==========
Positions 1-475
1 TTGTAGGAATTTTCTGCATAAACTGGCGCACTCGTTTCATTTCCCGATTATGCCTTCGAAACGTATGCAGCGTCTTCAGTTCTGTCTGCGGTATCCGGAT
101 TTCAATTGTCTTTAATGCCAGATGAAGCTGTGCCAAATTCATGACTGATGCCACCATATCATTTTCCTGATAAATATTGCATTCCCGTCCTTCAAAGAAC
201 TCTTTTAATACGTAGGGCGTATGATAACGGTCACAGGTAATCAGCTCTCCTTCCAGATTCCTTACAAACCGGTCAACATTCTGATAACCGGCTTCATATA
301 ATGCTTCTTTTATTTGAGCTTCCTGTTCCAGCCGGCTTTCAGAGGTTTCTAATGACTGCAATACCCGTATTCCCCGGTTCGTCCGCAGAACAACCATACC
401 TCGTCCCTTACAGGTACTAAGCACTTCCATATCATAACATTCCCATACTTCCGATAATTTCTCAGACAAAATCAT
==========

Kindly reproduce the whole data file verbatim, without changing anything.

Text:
Positions 1-475
1 TTGTAGGAATTTTCTGCATAAACTGGCGCACTCGTTTCATTTCCCGATTATGCCTTCGAAACGTATGCAGCGTCTTCAGTTCTGTCTGCGGTATCCGGAT
101 TTCAATTGTCTTTAATGCCAGATGAAGCTGTGCCAAATTCATGACTGATGCCACCATATCATTTTCCTGATAAATATTGCATTCCCGTCCTTCAAAGAAC
201 TCTTTTAATACGTAGGGCGTATGATAACGGTCACAGGTAATCAGCTCTCCTTCCAGATTCCTTACAAACCGGTCAACATTCTGATAACCGGCTTCATATA
301 ATGCTTCTTTTATTTGAGCTTCCTGTTCCAGCCGGCTTTCAGAGGTTTCTAATGACTGCAATACCCGTATTCCCCGGTTCGTCCGCAGAACAACCATACC
401 TCGTCCCTTACAGGTACTAAGCACTTCCATATCATAACATTCCCATACTTCCGATAATTTCTCAGACAAAATCAT